This will positively impact both textual searches and Google Images searches.

14. Keyword research is unnecessary

This myth can be debunked with two arguments. The first is that, since keywords continue to be one of the main criteria for qualifying pages, research remains necessary to find the best terms for each page.

The second is that your insight or intuition doesn’t always have the best keyword suggestions. Working with data that reveals the relevance and popularity of terms is much safer, isn’t it?

So keep doing keyword research and don’t give up tools that can help with that, like Keyword Planner and SEMrush.

15. Keyword in the domain yields better ranking

For a few years now, having the main keyword in the domain no longer means much to the search results.

In the past, if a workshop specialized in the maintenance of imported cars named its website as “www.mecanicadecarrosimportados.com.br”, it was more likely to appear in the first results for searches for “imported car mechanics”.

Currently, the content and usability of the page are more relevant factors, as this makes more of a difference to the public than the site’s domain.

16. Header tags directly influence the ranking of results

This is a myth that is still widespread on the internet. Right away, we don’t want to devalue the famous H1, H2, H3, etc. tags, which serve to classify and organize the content of a page hierarchically.

They even help us to divide a text into blocks and facilitate our understanding of the content. For search engines, tags also perform this function of ranking content.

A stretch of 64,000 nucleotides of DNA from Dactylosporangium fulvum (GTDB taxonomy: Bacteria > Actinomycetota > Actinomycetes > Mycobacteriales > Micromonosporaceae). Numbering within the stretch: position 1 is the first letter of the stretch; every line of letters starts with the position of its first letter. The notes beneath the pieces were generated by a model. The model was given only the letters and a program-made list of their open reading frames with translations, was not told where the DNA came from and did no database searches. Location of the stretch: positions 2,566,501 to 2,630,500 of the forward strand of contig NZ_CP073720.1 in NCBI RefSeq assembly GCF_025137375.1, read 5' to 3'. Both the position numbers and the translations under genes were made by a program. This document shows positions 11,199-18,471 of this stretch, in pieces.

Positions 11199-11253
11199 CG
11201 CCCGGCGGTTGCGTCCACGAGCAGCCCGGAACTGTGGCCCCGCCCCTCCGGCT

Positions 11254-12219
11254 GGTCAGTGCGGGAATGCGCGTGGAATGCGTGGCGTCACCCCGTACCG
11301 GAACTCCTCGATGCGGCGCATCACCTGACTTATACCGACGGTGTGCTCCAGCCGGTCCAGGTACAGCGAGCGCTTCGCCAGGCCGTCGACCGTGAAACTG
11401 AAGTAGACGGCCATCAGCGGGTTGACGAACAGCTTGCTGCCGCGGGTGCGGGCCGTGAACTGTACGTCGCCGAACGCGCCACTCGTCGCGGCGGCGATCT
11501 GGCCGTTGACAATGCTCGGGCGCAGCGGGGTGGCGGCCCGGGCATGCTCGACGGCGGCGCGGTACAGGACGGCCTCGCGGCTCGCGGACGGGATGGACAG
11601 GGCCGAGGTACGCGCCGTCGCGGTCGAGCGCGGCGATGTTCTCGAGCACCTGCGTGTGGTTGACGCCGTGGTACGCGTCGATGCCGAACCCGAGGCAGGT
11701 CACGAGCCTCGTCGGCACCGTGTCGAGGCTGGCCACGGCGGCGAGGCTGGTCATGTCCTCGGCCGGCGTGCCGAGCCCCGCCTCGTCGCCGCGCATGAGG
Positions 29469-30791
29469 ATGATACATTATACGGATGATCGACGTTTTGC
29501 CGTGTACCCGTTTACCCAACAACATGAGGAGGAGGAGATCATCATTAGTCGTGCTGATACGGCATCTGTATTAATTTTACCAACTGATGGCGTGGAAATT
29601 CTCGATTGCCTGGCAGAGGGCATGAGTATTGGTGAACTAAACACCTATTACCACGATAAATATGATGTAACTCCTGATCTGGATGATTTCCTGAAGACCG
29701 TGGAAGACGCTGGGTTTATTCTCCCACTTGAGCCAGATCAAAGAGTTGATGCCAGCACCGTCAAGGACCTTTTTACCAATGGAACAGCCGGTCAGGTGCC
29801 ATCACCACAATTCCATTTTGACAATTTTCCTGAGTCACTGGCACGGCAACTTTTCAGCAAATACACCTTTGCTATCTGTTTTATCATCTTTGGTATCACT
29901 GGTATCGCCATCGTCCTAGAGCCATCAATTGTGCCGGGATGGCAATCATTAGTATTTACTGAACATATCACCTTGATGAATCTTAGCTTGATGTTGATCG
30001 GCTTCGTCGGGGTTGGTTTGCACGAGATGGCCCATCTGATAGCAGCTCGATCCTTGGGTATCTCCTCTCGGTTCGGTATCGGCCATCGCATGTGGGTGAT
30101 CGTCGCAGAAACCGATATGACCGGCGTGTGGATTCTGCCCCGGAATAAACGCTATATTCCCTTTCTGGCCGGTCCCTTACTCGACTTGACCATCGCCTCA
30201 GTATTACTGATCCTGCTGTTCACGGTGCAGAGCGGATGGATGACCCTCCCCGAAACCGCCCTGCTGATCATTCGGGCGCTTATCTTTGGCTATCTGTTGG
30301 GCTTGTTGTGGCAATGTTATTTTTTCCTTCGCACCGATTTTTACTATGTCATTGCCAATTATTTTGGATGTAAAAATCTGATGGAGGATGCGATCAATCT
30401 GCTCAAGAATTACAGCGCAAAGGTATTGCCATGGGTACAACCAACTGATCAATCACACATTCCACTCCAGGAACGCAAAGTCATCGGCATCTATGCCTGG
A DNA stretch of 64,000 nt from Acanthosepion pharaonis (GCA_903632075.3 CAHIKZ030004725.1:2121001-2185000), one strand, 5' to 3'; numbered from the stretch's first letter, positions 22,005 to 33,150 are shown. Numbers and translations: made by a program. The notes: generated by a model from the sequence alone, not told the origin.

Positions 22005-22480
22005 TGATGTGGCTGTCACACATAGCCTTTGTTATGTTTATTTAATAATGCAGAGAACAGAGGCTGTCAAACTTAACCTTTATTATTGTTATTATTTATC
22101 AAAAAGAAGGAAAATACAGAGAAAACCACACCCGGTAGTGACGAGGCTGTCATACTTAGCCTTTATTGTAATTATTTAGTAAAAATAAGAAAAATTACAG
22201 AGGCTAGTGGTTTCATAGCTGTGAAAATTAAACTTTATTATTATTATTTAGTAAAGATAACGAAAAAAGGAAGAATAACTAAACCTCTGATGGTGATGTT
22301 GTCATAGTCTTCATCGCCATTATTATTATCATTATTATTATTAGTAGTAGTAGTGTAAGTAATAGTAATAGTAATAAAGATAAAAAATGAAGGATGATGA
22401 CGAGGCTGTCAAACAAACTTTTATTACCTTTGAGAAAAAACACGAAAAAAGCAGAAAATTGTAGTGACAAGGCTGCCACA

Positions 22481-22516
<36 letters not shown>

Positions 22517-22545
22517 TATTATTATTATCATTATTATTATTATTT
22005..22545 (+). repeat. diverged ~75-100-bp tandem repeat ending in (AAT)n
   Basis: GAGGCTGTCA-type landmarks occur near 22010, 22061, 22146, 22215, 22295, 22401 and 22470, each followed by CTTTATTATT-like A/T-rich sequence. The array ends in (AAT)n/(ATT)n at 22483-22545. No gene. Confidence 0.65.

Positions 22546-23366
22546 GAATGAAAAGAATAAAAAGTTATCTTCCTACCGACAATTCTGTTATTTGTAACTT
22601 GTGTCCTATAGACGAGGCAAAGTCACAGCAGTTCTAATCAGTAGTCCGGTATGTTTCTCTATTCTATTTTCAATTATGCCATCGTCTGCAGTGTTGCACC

However, they are not considered ranking factors. Still, it’s important to use them, because tags, by contributing to the public’s browsing experience, indirectly influence the classification of pages.

17. If the content is excellent, that will be enough to rank well

Useful, valuable and memorable content for the public can bring numerous benefits to a page, but he won’t do all the ranking work alone.

After all, if other sites are writing content as good as ours for the same keywords, what will be differentiating them in the ranking?

It is at these times that other factors weigh in the balance, such as:

  • quantity and quality of external links received;
  • sharing the post on social networks;
  • optimized images;
  • good usability;
  • responsive design;
  • loading speed, etc.

The problem with these SEO myths is that many of them have become common practices and thoughts of many marketers. Therefore, it is not so simple to open wide that they can be the cause of a possible lack of traffic, engagement or conversions on your site.

But if you look closely, you will notice that they were demystified because they no longer made sense in terms of delivering a good user experience and relevance to search engines.

Anyway, put them into practice and check if your results will not improve.

If you have come this far and unraveled the 17 biggest SEO myths, know that the subject has not yet been exhausted. To further dominate the topic, check out our SEO Glossary post: 82 terms you need to know!

It will be a quick game and you will leave the next text eliminating your main doubts about SEO.